How to gradually climb the ladder of “lectio divina”?

How do we know God not cerebrally through concepts, but personally, to the point of being raptured, enflamed with love, united with him? Guigues II, a Carthusian monk of the XIIe century, heir to a long tradition, left us for this purpose a method which he compares to a scale. Whoever wants to know God must, in his eyes, exert himself tirelessly to climb the four steps.

1er time: reading

The first degree consists of a “careful examination” of text, “with a focused mind”. This first step is like putting food in your mouth. But this simple reading remains futile if it does not go further. “If you do not meditate frequently and piously on even that which you believe, explains Guigues, if you don’t chew it, so to speak, by grinding and turning it with your teeth, that is, with the senses of your mind, it will not pass your throat, which means that it will not reach not up to your intelligence. »

2e time: meditation

Reading is therefore followed by meditation, which Guigues defines as “a persevering action of the intelligence, which seeks, by means of its own reason, the knowledge of a hidden truth”. She asks to chew and grind the word put in the mouth. This will resonate with other passages of Scripture. And from the prayerful comparison of these passages will arise like sparks of understanding.

From there emerge like flagrances of the kingdom, which however are not yet a taste. Then awakens the desire to receive what we have just glimpsed. But we note the impotence of our human capacities for this effective knowledge. Hence a frustration that goes as far as the suffering of not being able to obtain this wisdom or this flavor (the two words have the same root) that the Spirit gives.

3e time: prayer

Seeing his powerlessness to obtain by his faculties “the tasty science that fills the soul it inhabits with inestimable happiness”, “the soul makes itself humble and takes refuge in prayer”. Guigues, who meditates in particular on the Gospel verse “Blessed are the pure in heart”, expresses his inner prayer thus: “Lord, you who can only be seen by pure hearts, I seek by reading and meditation what true purity of heart is and how it can be obtained, so that I may know you perhaps a little through it. . » The soul oriented towards God expresses its desire to know God no longer in the bark of the letter, but in the lived experience.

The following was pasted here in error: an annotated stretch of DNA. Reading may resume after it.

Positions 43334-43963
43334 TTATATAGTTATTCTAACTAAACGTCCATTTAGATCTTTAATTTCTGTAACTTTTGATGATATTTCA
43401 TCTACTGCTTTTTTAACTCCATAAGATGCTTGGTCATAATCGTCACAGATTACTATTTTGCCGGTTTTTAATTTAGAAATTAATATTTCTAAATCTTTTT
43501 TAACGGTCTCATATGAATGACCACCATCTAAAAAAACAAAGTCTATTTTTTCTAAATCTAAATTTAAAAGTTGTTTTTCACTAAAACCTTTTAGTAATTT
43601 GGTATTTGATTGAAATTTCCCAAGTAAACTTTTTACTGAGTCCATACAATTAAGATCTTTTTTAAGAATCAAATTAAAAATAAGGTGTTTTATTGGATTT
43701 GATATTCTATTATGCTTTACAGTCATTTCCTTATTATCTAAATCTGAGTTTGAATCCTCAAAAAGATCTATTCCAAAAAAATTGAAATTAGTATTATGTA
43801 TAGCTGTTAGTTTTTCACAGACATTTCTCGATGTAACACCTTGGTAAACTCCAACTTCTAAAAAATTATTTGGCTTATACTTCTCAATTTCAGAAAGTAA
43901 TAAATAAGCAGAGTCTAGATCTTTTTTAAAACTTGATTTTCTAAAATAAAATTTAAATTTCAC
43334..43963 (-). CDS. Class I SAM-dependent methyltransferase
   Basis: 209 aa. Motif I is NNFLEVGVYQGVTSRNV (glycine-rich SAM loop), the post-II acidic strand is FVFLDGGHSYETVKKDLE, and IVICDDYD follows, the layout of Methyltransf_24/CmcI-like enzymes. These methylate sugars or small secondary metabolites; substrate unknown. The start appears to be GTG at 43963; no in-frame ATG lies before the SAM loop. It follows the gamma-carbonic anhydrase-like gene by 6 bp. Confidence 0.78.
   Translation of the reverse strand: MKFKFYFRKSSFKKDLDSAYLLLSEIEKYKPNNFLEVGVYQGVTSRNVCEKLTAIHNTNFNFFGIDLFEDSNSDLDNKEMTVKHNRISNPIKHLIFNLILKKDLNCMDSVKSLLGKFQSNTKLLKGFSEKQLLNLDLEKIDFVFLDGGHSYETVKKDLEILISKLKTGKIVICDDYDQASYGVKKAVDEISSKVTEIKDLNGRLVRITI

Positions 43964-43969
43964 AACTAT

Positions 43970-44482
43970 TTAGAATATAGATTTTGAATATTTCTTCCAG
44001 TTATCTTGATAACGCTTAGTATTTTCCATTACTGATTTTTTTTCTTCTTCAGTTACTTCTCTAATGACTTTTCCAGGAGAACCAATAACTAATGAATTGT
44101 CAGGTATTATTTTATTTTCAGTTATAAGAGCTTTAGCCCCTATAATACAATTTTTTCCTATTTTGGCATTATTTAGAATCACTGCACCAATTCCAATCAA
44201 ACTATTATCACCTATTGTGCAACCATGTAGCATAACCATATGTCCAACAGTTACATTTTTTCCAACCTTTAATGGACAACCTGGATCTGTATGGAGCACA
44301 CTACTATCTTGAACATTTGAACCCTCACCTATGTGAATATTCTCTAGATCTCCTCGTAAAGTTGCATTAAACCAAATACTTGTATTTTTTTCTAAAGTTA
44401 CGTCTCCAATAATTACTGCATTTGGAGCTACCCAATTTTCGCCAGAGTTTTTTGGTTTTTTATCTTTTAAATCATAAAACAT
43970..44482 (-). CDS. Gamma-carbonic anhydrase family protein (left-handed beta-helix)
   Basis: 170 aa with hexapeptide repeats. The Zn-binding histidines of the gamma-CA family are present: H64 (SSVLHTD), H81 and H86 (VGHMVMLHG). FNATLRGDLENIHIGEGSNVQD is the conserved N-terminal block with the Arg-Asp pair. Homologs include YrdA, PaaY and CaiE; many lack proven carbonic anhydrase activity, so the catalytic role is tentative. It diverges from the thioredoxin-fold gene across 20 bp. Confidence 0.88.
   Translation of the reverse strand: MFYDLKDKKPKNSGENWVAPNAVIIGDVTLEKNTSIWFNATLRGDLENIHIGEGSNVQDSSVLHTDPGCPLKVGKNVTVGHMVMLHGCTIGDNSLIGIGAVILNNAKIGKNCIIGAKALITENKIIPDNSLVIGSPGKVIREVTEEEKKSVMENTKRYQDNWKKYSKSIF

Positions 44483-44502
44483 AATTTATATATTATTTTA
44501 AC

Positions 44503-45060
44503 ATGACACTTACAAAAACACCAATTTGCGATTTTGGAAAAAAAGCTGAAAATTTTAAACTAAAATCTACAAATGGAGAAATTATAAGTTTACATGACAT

4e time: contemplation

In prayer, the soul is on fire. And according to his good pleasure, the Lord attracted by this ardent desire can interrupt the course of prayer and suddenly appear, covered with celestial dew. He then recreates the weary soul and nourishes it. Guigues employs a bold image for a cloister.

Contrary to carnal transport where man finds himself completely carnal, he explains, in contemplation, it is the movements of the flesh that are absorbed by the soul. And the flesh no longer opposing the spirit in any way, the person praying becomes completely spiritual. The spirit of the prayerful elevated above himself tastes in God “the joys of eternal sweetness”. The gift of tears – which manifests the brokenness of our stony heart – can accompany this upsurge.

The descent

Contemplation, linked to the good pleasure of God, could not however last. “Too much familiarity breeds disinterest”, explains Guigues with humor, using a popular saying. By withdrawing, God incites us to advance towards him. Knowing that despite this apparent absence, the Bridegroom remains imperceptibly present “for the guidance of the soul”.

At the end of the contemplation, “when the fragile tip of the human spirit can no longer sustain the brilliance of true light”, the Carthusian father advises to come down “calmly and in good order towards one of the three steps by which we had ascended”. Because in fact, “these degrees are interrelated and supersede each other in time as well as in causality”.

Putting in practice

If he does not insist on it, Guigues evokes the essential aspect of the implementation of the word in our life. Meditation allows us to see what we need to accomplish, but it is only with the help of prayer and the grace of God that we are “able to achieve”. Because we can’t do anything without “Father of Lights” who “Do our works in us”.

However, this requires our cooperation. Once again, Guigues insists on the fact that meditation is vain without prayer, which calls the action of God in us. “It’s not just about understanding, he writes in one of his Twelve meditations, but to love what one has understood so as not to neglect to accomplish it. Wisdom indeed resides in love. In love lies the strength of the soul. »

“I like to be seized by the biblical text”
Béatrice Oiry, teacher of biblical exegesis at the Catholic Institute of Paris
“I like to read a biblical text slowly, attaching myself to each word, and being gripped by the text and its beauty. I then feel a wonder, a mystery, a displacement sometimes, a joy. Some days, nothing happens: it’s daily prayer. Others, I discover a detail that had escaped me or a meaning is revealed… More rarely verses have been for me the occasion of an inner liberation. One day while reading “they see the possessed seated, dressed and come to their senses” (Mark 5, 15), something opened in me. The speech “your son lives” (John 4:50) also brought about a renewal of trust and acceptance of life. My practice is less regular today than in the past due to a disjointed schedule, but I make sure to reserve at the lectio divina a long time slot before Sunday mass. I also like to do it pencil in hand, in a form of study, or in a group, each one offering, after a time of reading and a time of silence, their voice and their listening to the words of Scripture. »

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How to gradually climb the ladder of “lectio divina”?


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